Hastert said that his economic positions make up a philosophy that says government should remain small and allow the private sector to grow the economy, rather than tax it.

“The primary focus of the government should be on restoring economic growth to get America back to work,” he said. “The Democrats’ big-government approach is all wrong: we cannot borrow, tax and spend our way to prosperity. After $1.5 trillion in bailouts, so-called stimulus and the ‘cash for clunkers’ program, even President Obama acknowledged that ‘true economic recovery is only going to come from the private sector,’” Hastert said.

He said that the district needs to be represented by someone with common-sense conservative values.

“As a solid conservative who is pro-life, pro-family, and pro-Second Amendment rights, I will stand up for our core values,” Hastert said. “As an economic conservative who is alarmed by the mountain of debt the Democrats are racking up, I will combine my experience in the White House with my Midwestern values to serve as a check-and-balance on Nancy Pelosi and the Democrats.”

Bill Foster
Bill Foster’s campaign stated that as he is unopposed in this primary election, he is focused on his officials duties and not on the primary campaign.

Daniel J. Kairis
Green Party candidate Daniel J. Kairis said that he is running because of a lack of trust in either major political party.

“The corporations have bought and sold the other two major parties,” Kairis said. “The special interest groups have taken control of nearly all levels of government—especially the federal level. More voters declare themselves independent than either Republican or Democrat. I want to give them an alternative choice to that of the ‘lesser of two evils.’”

Kairis has been involved in a number of independent and third-party activities over the years. He volunteered for the Ross Perot campaign, served on the Bylaws Committee for United We Stand America, was an alternate delegate to the Reform Party in 1994, served as State Chair for the Reform Party of Illinois in 1999, and was Treasurer of the United Independents Party of Illinois in 1995.

In addition to his political activities, Kairis has also been active in the community. He is the Vice President of the group Citizens Against the Balefill, Membership Chair of the Vagabond Flying Association, past president of the Fox Valley Computer Society. He served on the Intergovernmental Affairs Committee for the village of South Elgin, the Board of Directors for the Video Dealers’ Association-Illinois Chapter. He also was a grade school basketball coach for the South Elgin Recreation organization, and volunteered in the Illinois Motorcycle Freedom Run and the Pottawatomie Park MS Walk.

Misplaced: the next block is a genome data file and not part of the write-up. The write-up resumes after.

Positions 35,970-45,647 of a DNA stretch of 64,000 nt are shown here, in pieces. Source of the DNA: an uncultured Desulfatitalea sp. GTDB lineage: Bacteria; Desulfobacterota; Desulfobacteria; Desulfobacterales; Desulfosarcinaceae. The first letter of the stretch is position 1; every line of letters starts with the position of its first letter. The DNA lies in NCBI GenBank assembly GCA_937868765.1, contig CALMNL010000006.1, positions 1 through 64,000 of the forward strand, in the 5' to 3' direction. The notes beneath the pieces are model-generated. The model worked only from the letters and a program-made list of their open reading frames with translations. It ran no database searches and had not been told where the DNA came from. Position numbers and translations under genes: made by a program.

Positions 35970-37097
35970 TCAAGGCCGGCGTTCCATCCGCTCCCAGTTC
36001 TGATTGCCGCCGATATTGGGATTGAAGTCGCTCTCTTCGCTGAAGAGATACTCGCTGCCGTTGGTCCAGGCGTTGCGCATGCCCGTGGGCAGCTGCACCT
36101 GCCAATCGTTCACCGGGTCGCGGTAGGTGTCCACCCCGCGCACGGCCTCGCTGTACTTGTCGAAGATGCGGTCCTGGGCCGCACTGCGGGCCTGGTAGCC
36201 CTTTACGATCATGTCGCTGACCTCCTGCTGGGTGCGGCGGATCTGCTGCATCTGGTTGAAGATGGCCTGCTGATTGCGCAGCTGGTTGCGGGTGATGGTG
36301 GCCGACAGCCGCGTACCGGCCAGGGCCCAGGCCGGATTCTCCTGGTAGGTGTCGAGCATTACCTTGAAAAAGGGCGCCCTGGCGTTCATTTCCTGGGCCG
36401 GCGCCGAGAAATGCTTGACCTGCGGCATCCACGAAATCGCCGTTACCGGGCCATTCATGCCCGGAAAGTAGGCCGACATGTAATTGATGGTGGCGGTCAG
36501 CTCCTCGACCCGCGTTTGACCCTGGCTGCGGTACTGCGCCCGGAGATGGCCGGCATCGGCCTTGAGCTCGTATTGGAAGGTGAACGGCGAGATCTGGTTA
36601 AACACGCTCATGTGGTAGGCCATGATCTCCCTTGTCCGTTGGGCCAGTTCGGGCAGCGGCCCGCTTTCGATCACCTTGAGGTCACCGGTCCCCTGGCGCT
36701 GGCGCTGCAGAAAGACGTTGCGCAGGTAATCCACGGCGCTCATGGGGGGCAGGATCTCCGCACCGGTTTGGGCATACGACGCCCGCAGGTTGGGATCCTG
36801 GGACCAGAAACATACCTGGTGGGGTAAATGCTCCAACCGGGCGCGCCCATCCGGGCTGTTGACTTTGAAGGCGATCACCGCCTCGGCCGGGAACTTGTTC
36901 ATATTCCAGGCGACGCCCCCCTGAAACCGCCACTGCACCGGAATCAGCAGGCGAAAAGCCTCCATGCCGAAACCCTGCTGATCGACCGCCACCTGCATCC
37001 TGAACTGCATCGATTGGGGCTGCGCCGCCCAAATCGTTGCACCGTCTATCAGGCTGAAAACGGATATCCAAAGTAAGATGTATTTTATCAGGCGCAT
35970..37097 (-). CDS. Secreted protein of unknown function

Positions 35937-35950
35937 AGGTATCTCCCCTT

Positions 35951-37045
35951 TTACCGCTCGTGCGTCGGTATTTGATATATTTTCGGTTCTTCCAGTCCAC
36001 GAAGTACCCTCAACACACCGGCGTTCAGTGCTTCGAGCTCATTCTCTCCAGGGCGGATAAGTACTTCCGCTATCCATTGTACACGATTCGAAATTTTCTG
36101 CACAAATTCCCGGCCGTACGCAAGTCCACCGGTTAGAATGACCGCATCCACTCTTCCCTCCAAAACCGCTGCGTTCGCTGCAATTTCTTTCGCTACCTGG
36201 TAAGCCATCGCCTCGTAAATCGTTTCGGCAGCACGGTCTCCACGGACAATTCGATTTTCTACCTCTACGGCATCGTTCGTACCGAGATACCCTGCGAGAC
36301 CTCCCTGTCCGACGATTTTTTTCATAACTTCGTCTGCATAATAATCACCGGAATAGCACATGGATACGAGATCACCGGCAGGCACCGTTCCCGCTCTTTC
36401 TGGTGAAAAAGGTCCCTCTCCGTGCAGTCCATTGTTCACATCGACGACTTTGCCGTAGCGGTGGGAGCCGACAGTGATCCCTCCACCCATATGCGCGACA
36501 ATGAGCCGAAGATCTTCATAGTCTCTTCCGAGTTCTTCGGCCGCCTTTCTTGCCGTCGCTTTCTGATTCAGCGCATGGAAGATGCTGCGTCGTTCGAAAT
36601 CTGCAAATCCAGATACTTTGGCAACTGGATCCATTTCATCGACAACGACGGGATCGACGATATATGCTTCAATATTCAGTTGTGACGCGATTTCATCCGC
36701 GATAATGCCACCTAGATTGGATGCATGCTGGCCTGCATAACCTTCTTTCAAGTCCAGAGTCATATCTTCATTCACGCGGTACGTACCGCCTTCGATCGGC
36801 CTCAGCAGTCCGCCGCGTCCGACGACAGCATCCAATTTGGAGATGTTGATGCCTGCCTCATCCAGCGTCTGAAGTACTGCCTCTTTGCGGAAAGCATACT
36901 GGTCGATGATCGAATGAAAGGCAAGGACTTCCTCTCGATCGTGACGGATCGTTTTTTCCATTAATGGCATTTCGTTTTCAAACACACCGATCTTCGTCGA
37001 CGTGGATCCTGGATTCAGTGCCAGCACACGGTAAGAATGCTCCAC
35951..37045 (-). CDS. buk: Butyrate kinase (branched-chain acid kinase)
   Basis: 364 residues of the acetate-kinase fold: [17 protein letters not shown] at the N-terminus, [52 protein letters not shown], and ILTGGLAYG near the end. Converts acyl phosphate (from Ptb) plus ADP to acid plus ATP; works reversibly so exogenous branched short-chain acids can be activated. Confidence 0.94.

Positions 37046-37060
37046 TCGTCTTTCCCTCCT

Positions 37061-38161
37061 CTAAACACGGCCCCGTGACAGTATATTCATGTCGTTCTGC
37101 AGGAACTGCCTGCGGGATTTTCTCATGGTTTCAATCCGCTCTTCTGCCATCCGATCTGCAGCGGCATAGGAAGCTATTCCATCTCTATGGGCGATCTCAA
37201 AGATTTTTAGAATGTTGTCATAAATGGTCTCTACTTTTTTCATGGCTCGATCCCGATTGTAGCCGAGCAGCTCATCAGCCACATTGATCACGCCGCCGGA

He said his community service orientation extends into his political activities, and is why he wants to represent the residents of the 14th Congressional District without any outside influence.

“I am the only candidate who has pledged not to take any special interest money,” Kairis said. “This will allow me the ability to represent the citizens and not be indebted to the special interests.”

Kairis said the nation should stop importing foreign oil as a first step in turning around its economic struggles.

“$220 billion are drained from our economy every year by importing the oil,” he said.

He said the nation can bring jobs back to our country by focusing on environmentally friendly ways of producing energy. He proposes using natural gas as an interim source of energy until the nation can build electric cars and the infrastructure to provide interchangeable batteries for extended range of the cars.

“We can start building wind farms to provide the electricity to recharge the batteries at substations,” he said. “We have built an entire infrastructure for gasoline-powered automobiles. We can do the same for the next generation of convenient electric vehicles.”